Marking allows us to identify a packet so that other routers within our network won't have to repeat the steps of identifying the packet. Preferably, this marking occurs on our edge routers, which do the heavy work of identifying and classifying packets. Once classified, the packets can be marked with an IP precedence value that our downstream routers can use for their QoS features, like WFQ or WRED. Marking occurs in the packet's type of service (ToS) byte, also called the IP Precedence value.

11.1.1. Different Types of ToS

An IPv4 packet header includes one byte of ToS information. The ToS byte is usually set on the edge routers of a network to be used by internal routers on the network. IPv4 ToS Byte

Inside the ToS byte, bits 0 through 2 are the Precedence values and bits 3 through 5 are the Type of Service values, while bit 7 is always zero. Table 11-1 shows the values of the bits.

Table 11-1. ToS Precedence values

Bits 0-2

Precedence name (value)

Bits 3-5

Type of service


Network control (7)

Bit 3


(0 = Normal; 1=Minimize)


Internetwork control (6)

Bit 4


(0 = Normal; 1= Maximize)


Critical (5)

Bit 5


(0 = Normal; 1=Maximize)


Flash Override (4)

Bit 6

Monetary Cost

(0 = Normal; 1 = Minimize)


Flash (3)



Immediate (2)



Priority (1)



Routine (0) Differentiated Services Codepoint (DSCP)

Differentiated Services Codepoint (DSCP), also known as DiffServ, is a new model of QoS. DSCP redefines the ToS byte to a DSCP field. In IP Precedence, the first three bits of the ToS byte are typically assigned priorities in IP. With DSCP, the first six bits assign the Precedence value. This redefining of the precedence size allows DSCP values to be backward-compatible with IP Precedence values by matching the three most significant bits. For example, IP Precedence value 4 (100) maps to IP DSCP value 100 000.

There are 64 standard DSCP values (0-63). The default DSCP value is 000 000. These values can be organized into categories as shown in Table 11-2.

Table 11-2. DSCP Precedence categories

Precedence level



Link layer and routing protocol keepalive


Used for IP routing protocols


Express Forwarding (EF)


Class 4


Class 3


Class 2


Class 1


Best Effort Assured Forwarding

Assured Forwarding service was defined in RFC 2697, which developed the idea of predefined levels and classes of traffic. Although the numbers are confusing, you can see in Table 11-3 that we assign traffic levels (low, medium, and high) for each AF value. For example , AF11 has a low drop precedence and AF12 has a medium drop precedence, which means AF11 is "better" than AF12. All the values for AF define levels of network service above the Best Effort service , which of course is 0. The corresponding DSCP number is in parentheses.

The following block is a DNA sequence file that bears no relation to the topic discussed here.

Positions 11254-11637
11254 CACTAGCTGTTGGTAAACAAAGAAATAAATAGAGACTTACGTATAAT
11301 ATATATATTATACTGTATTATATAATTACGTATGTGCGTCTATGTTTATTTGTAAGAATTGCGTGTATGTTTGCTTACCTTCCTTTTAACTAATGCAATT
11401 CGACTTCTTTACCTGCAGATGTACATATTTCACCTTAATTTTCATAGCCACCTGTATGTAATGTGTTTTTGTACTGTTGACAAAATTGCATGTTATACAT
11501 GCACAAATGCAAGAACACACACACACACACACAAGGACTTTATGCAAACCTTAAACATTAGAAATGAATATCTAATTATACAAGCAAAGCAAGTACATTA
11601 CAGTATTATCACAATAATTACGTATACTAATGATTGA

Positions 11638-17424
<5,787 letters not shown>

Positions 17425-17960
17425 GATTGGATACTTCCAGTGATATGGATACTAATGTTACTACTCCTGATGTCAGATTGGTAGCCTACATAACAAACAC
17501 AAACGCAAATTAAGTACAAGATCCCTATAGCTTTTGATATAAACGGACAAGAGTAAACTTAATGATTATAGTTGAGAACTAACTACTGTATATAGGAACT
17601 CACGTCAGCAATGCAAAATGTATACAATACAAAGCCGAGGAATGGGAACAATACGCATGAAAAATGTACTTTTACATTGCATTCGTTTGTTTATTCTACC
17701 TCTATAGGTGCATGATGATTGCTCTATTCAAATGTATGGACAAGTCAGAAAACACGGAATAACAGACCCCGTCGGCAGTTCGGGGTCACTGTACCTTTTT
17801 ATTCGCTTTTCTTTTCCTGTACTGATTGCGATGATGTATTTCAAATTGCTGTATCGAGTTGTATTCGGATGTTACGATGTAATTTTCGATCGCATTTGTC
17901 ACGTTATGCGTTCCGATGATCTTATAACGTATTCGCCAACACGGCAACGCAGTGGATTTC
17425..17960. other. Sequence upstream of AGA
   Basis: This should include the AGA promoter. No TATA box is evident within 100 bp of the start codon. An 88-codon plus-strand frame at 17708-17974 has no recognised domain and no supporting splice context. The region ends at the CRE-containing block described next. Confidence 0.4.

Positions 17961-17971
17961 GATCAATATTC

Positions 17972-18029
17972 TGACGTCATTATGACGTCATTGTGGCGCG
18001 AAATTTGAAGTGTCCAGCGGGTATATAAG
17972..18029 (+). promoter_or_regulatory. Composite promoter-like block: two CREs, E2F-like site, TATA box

Table 11-3. AF values for DSCP with corresponding drop precedences

Drop precedence

Class 1

Class 2

Class 3

Class 4



(DSCP 10)


(DSCP 18)


(DSCP 26)


(DSCP 34)



(DSCP 12)


(DSCP 20)


(DSCP 28)


(DSCP 36)



(DSCP 14)


(DSCP 22)


(DSCP 30)


(DSCP 38) Expedited Forwarding

Another option for marking packets is EF, which stands for Expedited Forwarding (High Priority) and has a DSCP value of 46. This allows service providers to expedite traffic by offering this traffic the highest queue sizes and other settings to guarantee forwarding of this expedited traffic. DSCP example

You can see the DSCP values by looking at the possible values for a match:

 Router(config)#class-map match-all classmap1
 Router(config-cmap)#match dscp ?
 <0-63> Differentiated services codepoint value
 af11 Match packets with AF11 dscp (001010)
 af12 Match packets with AF12 dscp (001100)
 af13 Match packets with AF13 dscp (001110)
 af21 Match packets with AF21 dscp (010010)
 af22 Match packets with AF22 dscp (010100)
 af23 Match packets with AF23 dscp (010110)
 af31 Match packets with AF31 dscp (011010)
 af32 Match packets with AF32 dscp (011100)
 af33 Match packets with AF33 dscp (011110)
 af41 Match packets with AF41 dscp (100010)
 af42 Match packets with AF42 dscp (100100)
 af43 Match packets with AF43 dscp (100110)
 cs1 Match packets with CS1(precedence 1) dscp (001000)
 cs2 Match packets with CS2(precedence 2) dscp (010000)
 cs3 Match packets with CS3(precedence 3) dscp (011000)
 cs4 Match packets with CS4(precedence 4) dscp (100000)
 cs5 Match packets with CS5(precedence 5) dscp (101000)
 cs6 Match packets with CS6(precedence 6) dscp (110000)
 cs7 Match packets with CS7(precedence 7) dscp (111000)
 default Match packets with default dscp (000000)
 ef Match packets with EF dscp (101110)

By using DSCP, we can assign values to our traffic classes in our policy map. This allows us to mark our traffic for further QoS handling later in our network by other routers. In this example, we assign our class1 traffic a DSCP value of 8 and our class2 traffic a DSCP value of 40. This means that now that the DSCP value has been set on our edge routers, all our intermediate routers can identify packets by simply looking at the DSCP value in order to determine QoS actions such as providing low-latency treatment to voice packets.

 ! Create our policy map
 policy-map policy1
 class class1
 bandwidth 50
 ! set this traffic to DSCP 8
 set dscp 8
 class class2
 bandwidth 80
 ! set this traffic to DSCP 40
 set dscp 40

Getting Started

IOS Images and Configuration Files

Basic Router Configuration

Line Commands

Interface Commands

Networking Technologies

Access Lists

IP Routing Topics

Interior Routing Protocols

Border Gateway Protocol

Quality of Service

Dial-on-Demand Routing

Specialized Networking Topics

Switches and VLANs

Router Security

Troubleshooting and Logging

Quick Reference

Appendix A Network Basics


Cisco IOS in a Nutshell
Cisco IOS in a Nutshell (In a Nutshell (OReilly))
ISBN: 0596008694
EAN: 2147483647
Year: 2006
Pages: 1031
Authors: James Boney © 2008-2020.
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